Now, as I stated the actual scale of the audience is not the key number, it is the relativity by comparison to Realestate.co.nz that is most important. At the same time the composition of the audience to the site is also very relevant. As I highlighted back in November, a large proportion of the traffic arriving on OneRoof was actually internal traffic from the NZ Herald website where all the property related stories were hosted on the OneRoof domain name. At that time this referral traffic amounted to 62% of all traffic, that’s nearly two thirds of all traffic viewing pages on OneRoof were actually drawn to the site to read property news stories and not drawn to viewing listings.

The good news for OneRoof executives (and possibly the bad news for Realestate.co.nz executives) is that this reliance on this referral traffic from the NZ Herald website is diminishing as the chart below shows.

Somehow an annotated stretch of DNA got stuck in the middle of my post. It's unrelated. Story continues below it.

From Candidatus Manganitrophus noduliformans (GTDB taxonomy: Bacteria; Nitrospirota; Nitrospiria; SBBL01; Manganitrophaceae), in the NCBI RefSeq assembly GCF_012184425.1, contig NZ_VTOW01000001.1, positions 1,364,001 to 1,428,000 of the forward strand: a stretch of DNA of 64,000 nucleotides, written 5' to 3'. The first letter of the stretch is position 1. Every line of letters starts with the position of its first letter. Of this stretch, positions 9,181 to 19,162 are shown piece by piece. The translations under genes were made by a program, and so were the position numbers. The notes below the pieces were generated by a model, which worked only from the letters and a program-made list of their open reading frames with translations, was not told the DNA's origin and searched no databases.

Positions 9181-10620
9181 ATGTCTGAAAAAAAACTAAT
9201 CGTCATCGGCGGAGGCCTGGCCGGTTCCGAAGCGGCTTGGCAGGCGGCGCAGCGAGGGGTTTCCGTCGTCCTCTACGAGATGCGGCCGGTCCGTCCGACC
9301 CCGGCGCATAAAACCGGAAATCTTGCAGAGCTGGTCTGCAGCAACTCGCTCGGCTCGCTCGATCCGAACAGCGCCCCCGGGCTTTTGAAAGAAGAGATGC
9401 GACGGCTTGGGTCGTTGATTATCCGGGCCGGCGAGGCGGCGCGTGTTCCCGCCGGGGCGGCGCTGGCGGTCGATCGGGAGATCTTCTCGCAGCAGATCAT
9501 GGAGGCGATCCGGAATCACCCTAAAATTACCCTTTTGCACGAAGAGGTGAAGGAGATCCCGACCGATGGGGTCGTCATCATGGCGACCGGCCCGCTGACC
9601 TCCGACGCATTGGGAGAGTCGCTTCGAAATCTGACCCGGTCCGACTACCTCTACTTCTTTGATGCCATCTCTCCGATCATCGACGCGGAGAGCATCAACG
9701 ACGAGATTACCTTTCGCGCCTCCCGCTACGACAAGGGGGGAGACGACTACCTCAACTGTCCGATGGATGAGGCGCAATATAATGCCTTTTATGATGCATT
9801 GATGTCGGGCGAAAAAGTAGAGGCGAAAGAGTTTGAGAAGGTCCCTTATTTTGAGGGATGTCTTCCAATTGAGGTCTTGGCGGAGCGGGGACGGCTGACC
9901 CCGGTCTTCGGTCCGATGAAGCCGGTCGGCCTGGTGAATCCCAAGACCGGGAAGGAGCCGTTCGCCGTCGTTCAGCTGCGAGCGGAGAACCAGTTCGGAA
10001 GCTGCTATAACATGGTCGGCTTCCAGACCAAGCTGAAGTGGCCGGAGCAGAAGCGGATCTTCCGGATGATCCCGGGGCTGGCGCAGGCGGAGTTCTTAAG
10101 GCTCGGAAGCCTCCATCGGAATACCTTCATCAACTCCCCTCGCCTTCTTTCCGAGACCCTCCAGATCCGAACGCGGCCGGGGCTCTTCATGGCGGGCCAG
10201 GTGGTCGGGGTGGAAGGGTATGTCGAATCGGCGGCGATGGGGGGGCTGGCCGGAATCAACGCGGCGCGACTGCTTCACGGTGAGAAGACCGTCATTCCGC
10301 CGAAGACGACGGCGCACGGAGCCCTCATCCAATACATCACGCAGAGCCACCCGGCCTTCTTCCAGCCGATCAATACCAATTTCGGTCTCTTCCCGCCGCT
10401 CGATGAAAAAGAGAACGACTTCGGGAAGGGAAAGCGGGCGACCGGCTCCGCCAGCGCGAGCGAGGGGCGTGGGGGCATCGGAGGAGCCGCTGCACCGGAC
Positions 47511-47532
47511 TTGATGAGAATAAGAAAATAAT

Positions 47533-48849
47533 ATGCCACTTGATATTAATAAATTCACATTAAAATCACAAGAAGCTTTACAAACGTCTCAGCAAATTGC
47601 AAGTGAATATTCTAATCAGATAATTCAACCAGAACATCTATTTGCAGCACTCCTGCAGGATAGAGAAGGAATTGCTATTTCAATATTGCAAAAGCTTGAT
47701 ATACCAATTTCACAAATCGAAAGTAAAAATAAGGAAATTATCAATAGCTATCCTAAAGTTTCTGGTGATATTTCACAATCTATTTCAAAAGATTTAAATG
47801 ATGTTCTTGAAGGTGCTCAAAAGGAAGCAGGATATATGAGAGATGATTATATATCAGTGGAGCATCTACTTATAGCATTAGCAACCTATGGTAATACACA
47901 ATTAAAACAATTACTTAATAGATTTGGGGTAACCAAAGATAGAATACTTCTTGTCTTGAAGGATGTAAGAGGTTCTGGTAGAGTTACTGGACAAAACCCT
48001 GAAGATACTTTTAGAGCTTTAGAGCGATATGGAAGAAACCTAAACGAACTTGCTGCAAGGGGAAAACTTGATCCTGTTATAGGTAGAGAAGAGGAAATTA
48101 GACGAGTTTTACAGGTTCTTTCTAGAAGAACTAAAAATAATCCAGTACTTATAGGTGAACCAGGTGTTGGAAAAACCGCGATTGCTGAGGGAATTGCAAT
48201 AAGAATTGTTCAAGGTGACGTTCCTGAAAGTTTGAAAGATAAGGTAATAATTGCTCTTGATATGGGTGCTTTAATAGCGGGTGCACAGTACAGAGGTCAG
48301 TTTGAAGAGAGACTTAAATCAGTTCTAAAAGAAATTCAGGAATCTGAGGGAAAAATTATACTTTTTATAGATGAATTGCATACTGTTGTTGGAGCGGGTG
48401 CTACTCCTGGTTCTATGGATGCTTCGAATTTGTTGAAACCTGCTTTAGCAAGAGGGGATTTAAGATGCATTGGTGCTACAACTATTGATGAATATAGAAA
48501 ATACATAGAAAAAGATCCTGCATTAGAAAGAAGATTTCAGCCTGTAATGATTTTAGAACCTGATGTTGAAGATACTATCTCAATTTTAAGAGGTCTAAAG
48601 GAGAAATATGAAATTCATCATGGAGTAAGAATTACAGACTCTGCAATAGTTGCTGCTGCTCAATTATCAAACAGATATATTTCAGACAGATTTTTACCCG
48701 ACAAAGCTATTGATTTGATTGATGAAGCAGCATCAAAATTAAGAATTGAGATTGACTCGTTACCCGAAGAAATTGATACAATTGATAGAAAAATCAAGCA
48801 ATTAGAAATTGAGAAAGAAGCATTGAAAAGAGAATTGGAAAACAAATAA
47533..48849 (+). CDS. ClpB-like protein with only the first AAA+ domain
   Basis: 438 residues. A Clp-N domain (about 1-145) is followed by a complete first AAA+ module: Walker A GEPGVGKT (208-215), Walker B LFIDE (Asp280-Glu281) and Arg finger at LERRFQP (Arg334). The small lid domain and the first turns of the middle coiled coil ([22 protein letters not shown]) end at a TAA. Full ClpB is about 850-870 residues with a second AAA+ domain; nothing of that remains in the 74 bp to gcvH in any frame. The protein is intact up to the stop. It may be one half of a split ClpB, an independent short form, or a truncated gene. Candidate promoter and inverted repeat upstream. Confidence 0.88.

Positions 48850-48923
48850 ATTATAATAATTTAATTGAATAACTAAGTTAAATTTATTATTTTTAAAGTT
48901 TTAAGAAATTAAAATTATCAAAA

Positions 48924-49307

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As of last month referral traffic has now fallen below search traffic at just 36%; compared to 63% at this time last year. OneRoof is clearly winning in the key arena of search engine optimisation and paid search, which now represents close to half the traffic to the site. That is impressive, as largely this traffic will be looking for property listings.

As I analysed back in November, I like to make an adjustment to the monthly audience figures for OneRoof and excluded the traffic from NZ Herald. The chart below tracks this adjusted traffic to show that for last month the traffic to OneRoof drawn to the viewing of listings is approximately half the scale of the audience to Realestate.co.nz, still a strong performance for a new entrant in the market and clearly still growing.